As with all the countries we had travelled through, we preferred to eat what the locals ate, rather than dine at expensive tourist restaurants. The main meal of the day in Colombia was “Almuerzo’ – lunch, and we generally went for the “menu del dia’ – menu of the day – which consisted of a thick soup, followed by a main meal accompanied with a juice of sorts.
The soups were very tasty and generally had a lot of potatoes in with some sort of meat, but certainly not the choice cuts! The main meal would consist of pork chop, or piece of chicken, and the rest of the plate would be loaded with carbs, not just one type, but at least three different types; platano, potatoes, fries, spaghetti, rice or even fried banana. There were no signs of any vegetables, aside from maybe a lonely slice of tomato for garnish. We soon figured out that just 2 meals we’re sufficient for the 4 of us, and there was always a post meal carb slump as our bodies digested lunch.
Easter and Escobar
From Bucaramanga we travelled to the quaint town of San Gill where we based ourselves for 8 days. Rico’s birthday was during this time, and he reminisced over his birthday the previous year with all his pals at our house, but a day full of extreme activities including rappelling down a pretty high mountain, followed by a phenomenal paraglide over the Chicamocha Canyon cheered him up.
Medellin was next up and I particularly was fascinated by this city after learning about the atrocities it has suffered during the 80’s and early 90’s with Pablo Escobar’s cartel grip on the city plus it’s ongoing feud with the rival drug cartel of Cali. At one stage Medellin was the most dangerous place on the planet with 6,800 murders in 1991. It is still trying to heal the wounds of the traumas that occurred and trying to rebuild and reinvent itself. We were so impressed with the infrastructure; metro and cable cars, and in particular the amount of outdoor gyms, football pitches and the emphasis on sport in general. Medellin is a city of around 2.5 million people and is situated in a valley flanked by beautiful mountains. Boarding a cable car from the north of the city you rise above barrio of Santo Domingo and all of it’s tightly packed shacks Not long after, the denseness of habitation thins out until you are whisked over tree tops as far as the eye can see until the cable car finally stops in the majestic Park Arvi. The contrast from the city to forest in such a small space of time it amazing.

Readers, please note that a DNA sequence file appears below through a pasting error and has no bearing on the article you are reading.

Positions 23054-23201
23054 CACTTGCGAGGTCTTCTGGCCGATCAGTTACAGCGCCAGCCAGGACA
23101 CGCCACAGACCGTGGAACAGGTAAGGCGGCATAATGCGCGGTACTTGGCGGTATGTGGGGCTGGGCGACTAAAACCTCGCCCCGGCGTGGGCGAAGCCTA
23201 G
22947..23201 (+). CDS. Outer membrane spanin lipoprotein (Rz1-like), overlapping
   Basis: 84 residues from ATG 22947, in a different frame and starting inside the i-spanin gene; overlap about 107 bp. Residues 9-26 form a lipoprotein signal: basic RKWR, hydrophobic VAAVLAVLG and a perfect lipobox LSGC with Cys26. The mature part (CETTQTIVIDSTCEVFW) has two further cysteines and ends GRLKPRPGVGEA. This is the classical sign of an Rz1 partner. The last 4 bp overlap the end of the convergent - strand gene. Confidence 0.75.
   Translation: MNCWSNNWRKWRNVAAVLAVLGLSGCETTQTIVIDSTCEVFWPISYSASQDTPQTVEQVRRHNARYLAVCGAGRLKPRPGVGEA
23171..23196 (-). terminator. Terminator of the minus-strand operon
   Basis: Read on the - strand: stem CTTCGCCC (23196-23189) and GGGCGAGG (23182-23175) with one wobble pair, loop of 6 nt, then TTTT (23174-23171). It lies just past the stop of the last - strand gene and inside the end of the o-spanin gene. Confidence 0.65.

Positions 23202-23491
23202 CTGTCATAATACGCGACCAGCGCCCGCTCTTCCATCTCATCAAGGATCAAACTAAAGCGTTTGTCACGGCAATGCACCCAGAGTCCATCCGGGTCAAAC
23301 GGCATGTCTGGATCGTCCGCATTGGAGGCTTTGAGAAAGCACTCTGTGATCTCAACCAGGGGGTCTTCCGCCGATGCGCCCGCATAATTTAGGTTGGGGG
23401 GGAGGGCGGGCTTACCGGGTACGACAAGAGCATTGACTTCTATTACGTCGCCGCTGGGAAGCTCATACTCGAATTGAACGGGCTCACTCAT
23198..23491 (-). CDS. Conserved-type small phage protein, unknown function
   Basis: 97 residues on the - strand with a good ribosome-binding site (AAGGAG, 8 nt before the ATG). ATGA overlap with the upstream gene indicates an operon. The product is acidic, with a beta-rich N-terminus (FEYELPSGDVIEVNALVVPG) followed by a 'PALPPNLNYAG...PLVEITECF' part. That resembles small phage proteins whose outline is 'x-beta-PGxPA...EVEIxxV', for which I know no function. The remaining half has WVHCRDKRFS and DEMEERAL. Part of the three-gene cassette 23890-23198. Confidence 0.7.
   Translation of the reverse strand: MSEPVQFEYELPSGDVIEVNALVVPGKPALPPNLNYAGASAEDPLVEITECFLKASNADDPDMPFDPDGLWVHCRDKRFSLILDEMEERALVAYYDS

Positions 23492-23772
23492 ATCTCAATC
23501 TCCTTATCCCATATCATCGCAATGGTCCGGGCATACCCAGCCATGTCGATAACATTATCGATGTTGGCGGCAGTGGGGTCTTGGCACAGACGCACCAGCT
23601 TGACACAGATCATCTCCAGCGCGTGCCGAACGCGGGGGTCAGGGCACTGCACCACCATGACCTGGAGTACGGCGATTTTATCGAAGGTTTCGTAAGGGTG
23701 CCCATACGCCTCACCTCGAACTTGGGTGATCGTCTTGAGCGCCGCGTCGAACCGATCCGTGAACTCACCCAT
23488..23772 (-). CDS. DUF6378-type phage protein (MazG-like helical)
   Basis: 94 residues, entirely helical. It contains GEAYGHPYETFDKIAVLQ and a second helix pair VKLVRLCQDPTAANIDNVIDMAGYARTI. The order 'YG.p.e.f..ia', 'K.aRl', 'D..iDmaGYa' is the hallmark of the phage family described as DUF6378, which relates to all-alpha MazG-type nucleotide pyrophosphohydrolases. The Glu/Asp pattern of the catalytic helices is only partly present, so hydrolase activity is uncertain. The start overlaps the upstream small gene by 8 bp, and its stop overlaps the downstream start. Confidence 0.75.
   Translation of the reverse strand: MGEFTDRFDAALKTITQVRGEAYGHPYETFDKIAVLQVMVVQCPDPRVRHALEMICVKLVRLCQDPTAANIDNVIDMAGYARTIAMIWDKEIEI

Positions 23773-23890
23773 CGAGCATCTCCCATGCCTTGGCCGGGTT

Easter was difficult for the kids, as they talked about all the fun times we had in South Africa during this time, either with friends visiting from England or family over at our house. We were situated in a small town called Salento in the heart of the coffee region, that was jam packed with locals there for ‘semana santa’ -the most important religious festival of the year. There was a real buzz to the place, and we enjoyed a few days being caught up in the festivities and hiking around the beautiful surrounds.
Whilst at Tiempo de Juego we made friends with a guy from Bogota, Nico, who was a filmmaker, and throughout our trip in Colombia he kept in contact giving up tips of places to go and areas to see. In Bogota he kindly let us stay in his girlfriend’s flat for our time there, and it was a little haven for us – time to regroup enjoy some home comforts and prepare for a new country. Colombia has been very good to us in our 10 weeks, and the thing that resonated most was how genuine its people were and the amazing hospitality we’d received.
Hasta la proxima tiempo Colombia.